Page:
As some of the long-term readers of this blog will be aware, corruption is an issue I return to often. (You can read some of those posts by clicking here). So when I witnessed all the activity and excitement, you can be sure that my pulse too began to race, as I saw first-hand the mass-movement that was being awakened against the demon of corruption that rules over our lives with such an iron hand. But time and circumstance prevented me from going to Ramlila myself to witness first-hand the 'revolution' that had begun. But as I returned to Ludhiana in the comfort of the Shatabdi express, I did not really feel too bad that I did not make it after all. And here is why.

I was interested to see that the vast majority of the protesters whom I saw were obviously from a middle or upper-middle class background. Since I come from this background myself, I can speak freely about the contradictions that are our birthright without really being judgemental. You see, we are the ones who keep corruption running in society. I recently travelled in the second AC compartment of a train where I was the only one of 4 passengers who had obtained my ticket legally. All the other three had paid from 1000 to 3000 Rupees extra for the berth! In the general compartment the going rate is 300-1000. It's the same thing everywhere - the ration card office, the public distribution system, the passport office, the land office, the birth and registry office. Everywhere you go, things get done faster if a little money is slipped under the table. And the culprits are you and me. The middle class. Who cannot be bothered to wait for the due course of events to roll out. Who want everything now. We would all be ready to stand up and rant against corruption from any and every platform. But when it comes to our own lives and the things that affect us and our family, we quietly pay up and try to forget about it. I only wish every one of the people gathered there at Ramlila would take an oath never to pay a bribe again. Then we would actually have made some headway against corruption. But as long as there is a burgeoning middle class, for whom time is often more precious than a few thousand rupees, corruption is likely to remain part of our everyday lives, however many people decide to fast against it. And the losers are not the middle-class youth who are raising their voices at Ramlila and who will probably bribe their way to a berth in the train on the way back home. The real losers are the 830 million people in our country living on Rs.20 a day or less. The people for whom every little sop that the government provides comes at a huge price in the form of a bribe.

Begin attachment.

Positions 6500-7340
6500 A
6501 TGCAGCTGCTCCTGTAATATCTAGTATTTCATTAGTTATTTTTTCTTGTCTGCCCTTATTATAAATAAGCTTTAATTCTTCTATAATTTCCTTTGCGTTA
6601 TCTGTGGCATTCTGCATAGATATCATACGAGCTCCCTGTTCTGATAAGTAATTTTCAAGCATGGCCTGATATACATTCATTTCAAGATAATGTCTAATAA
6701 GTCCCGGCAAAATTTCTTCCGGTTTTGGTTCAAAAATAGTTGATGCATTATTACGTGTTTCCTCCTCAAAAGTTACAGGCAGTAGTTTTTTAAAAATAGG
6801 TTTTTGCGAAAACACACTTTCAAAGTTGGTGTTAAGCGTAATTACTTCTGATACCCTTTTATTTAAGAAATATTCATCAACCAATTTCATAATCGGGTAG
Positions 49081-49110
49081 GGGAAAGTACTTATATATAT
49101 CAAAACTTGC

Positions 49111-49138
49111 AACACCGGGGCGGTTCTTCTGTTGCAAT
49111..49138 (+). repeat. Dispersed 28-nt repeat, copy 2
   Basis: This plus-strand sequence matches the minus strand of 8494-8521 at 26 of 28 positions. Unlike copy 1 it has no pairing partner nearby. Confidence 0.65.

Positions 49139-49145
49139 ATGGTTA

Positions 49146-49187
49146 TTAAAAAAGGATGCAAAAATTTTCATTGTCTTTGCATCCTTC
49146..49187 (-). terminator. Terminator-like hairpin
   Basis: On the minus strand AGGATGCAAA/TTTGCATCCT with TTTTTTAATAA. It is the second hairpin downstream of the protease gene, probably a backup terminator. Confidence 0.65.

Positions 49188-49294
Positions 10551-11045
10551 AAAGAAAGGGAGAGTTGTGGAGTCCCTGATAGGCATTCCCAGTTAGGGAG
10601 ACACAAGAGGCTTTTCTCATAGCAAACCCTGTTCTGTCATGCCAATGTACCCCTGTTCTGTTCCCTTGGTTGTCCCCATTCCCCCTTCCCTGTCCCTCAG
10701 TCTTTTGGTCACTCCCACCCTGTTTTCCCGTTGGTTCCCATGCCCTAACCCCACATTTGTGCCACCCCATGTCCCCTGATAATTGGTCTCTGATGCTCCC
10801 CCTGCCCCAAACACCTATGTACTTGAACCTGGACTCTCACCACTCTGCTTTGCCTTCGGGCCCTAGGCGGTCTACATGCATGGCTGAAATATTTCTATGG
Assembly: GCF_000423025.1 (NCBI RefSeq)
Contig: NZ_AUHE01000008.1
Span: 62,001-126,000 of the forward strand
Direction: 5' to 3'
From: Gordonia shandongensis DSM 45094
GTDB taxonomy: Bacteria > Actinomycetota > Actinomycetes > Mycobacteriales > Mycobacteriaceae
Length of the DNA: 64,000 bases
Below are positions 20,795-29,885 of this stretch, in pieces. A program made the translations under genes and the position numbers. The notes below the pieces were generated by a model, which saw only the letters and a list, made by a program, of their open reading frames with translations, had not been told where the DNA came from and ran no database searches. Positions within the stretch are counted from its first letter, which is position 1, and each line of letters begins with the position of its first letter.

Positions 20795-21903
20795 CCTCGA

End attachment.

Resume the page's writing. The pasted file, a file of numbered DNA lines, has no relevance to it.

Of course, the big fish like Raja, Kalmadi, the Anbanis and others are involved in the huge rackets. But those scams don't really affect the common man except that there is less money in the exchequer to plan more paper schemes that are unlikely to reach him anyway. Corruption in India has its slimy tentacles in every area of life in our country thanks to you and me. So that is why I am not too disappointed that I did not make it to Ramlila. For I would only have joined many other hypocritical people who feel very strongly against corruption but cannot take a stand against it in our personal lives. I hope Anna Hazare and his team succeed in bringing in concrete safeguard measures. I hope our government which seems to be working really hard to make every wrong move possible, begins to address the issues that the country is facing with some resolve and passion. I hope the individuals who make up the government and the bureaucracy will supernaturally become aware of their responsibilities and turn from their wicked ways. I hope that all the people there at Ramlila and throughout the country who are raising their voices in support of Anna will make this protest more practical in their own lives when they are faced with corruption. And most of all, I pray that if the occasion comes where I or my family are caught in this web, I will be given the grace and strength to make the right choice....